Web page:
Not too long after Russia began its invasion of Ukraine this week, the web3 community started to express its belief that NFTs, cryptocurrencies, and decentralized autonomous organizations, or DAOs, could aid the Ukrainian people even as Putin’s armies attacked them by land, sea, and air.
“We have the power to help,” said the crypto investor, entrepreneur, and Bored Ape owner David Gokhshtein. “Web3 is positioned to help people during oppression,” agreed Stani Kulechov, the founder of Aave, a decentralized finance protocol. Matt Medved, the co-founder and CEO of an NFT news and analysis site, wondered how the community could “come together.” The co-founder of Origin Protocol asked if any NFT creators were “interested in linking up to do a 100% for charity drop for Ukraine relief.”
Some saw the conflict itself as proof of crypto’s might. Crypto-focused YouTuber Matt Wallace said the Ukrainian people “need[ed] to switch to cryptocurrency quickly to avoid the risk of their bank accounts being seized or frozen.” CNBC ran a headline saying Ukraine’s decision to suspend cash electronic cash transfers was “bolstering the use case for crypto.”
The societal usefulness of such technologies has been a source of intense discussion in recent years, as grifters and institutional investors alike got rich off a variety of rapidly appreciating crypto assets. Now, as Planet Earth stood on the brink of a potential world war, the blockchain community was rallying to the defense of Ukraine, eager to show that their favorite technologies could, if not fix this, at least help a little bit here and there. The difficulty came in differentiating between earnest attempts to raise funds for people in need and profiteering scam artists.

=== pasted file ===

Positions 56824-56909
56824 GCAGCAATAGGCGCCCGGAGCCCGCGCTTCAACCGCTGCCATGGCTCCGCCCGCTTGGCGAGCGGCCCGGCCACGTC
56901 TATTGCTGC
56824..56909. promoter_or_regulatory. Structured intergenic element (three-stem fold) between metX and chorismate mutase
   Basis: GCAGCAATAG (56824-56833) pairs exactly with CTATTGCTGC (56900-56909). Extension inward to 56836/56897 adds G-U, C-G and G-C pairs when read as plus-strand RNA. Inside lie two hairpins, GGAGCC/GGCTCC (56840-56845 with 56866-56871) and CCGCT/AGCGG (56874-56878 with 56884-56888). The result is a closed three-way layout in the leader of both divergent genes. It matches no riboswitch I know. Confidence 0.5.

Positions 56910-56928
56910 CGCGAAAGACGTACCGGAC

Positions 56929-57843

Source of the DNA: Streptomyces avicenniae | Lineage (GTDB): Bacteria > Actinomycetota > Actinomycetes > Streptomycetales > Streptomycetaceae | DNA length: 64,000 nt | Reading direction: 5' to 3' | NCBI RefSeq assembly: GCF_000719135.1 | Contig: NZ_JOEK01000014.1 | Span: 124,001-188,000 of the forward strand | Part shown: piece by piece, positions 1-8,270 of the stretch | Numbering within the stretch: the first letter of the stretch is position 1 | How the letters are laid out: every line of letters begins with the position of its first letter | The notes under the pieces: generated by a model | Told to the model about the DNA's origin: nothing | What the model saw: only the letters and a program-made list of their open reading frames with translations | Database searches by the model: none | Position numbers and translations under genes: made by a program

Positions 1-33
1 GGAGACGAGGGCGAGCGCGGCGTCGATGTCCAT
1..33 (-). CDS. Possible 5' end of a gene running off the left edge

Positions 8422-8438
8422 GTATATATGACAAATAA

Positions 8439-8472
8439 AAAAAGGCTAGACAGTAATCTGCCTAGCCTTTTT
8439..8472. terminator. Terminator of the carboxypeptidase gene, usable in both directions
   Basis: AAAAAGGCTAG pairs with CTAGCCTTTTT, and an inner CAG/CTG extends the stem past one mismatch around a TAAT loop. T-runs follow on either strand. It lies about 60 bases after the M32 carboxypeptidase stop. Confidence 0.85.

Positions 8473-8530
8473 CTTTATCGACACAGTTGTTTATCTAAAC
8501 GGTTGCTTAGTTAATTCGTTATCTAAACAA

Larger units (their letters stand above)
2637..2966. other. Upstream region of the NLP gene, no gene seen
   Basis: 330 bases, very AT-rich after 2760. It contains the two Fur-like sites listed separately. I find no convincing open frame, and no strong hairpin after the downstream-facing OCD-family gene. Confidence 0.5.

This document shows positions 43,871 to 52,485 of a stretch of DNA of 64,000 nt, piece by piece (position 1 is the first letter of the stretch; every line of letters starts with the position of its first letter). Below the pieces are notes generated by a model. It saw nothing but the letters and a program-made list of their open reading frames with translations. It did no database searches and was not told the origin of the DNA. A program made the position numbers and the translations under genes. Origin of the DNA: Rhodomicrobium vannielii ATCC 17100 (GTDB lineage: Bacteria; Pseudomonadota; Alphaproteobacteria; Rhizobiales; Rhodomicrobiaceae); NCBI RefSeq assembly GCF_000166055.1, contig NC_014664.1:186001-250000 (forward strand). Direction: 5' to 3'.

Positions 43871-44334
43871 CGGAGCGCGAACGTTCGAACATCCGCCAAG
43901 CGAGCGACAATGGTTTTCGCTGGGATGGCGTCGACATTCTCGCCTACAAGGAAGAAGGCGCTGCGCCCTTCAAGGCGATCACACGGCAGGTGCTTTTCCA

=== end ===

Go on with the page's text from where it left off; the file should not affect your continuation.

Some, like the Cosmic Cowgirls NFT group, were happy to simply express their support for the people of Ukraine and leave it at that. Others announced that Thursday was not the day to profit by dropping new digital assets. The NFT group Weather Report®—tagline: “Rain or Shine, We’re Here”—announced in a branded press release that it would be delaying the minting of its signature digital assets by 24 hours out of respect for the people of Ukraine.
“Our contract is live on mainnet, we are ready to go on our side - but today is not about us. We stand in solidarity with the Ukrainian people,” they wrote.
But not everyone was content to sit back and do nothing. Some instead developed art inspired by the deadly conflict, in some cases promising to donate the proceeds. “I have decided to raise money the best way I can, through NFT's and our eggs,” wrote the creators of eggsonyoface, a "free range and organic fried" NFT collection. Another artist dropped an NFT titled “Invasion.” NFTs of “ugly kitties” and Wall-E like creatures were also developed at a moment’s notice.
Sam Bankman-Fried, the 29-year-old CEO of the Bahamian cryptocurrency exchange FTX, famous for his astonishing net worth of over $20 billion, said the company was giving $25 to every Ukrainian that uses his company’s platform. “do what you gotta do,” he tweeted. News of further crypto-related donations made headlines as well, as people funneled more than $4 million worth of assets toward an NGO supporting the Ukrainian military, though $3 million of that came from a “single donor,” according to a blockchain analysis provider.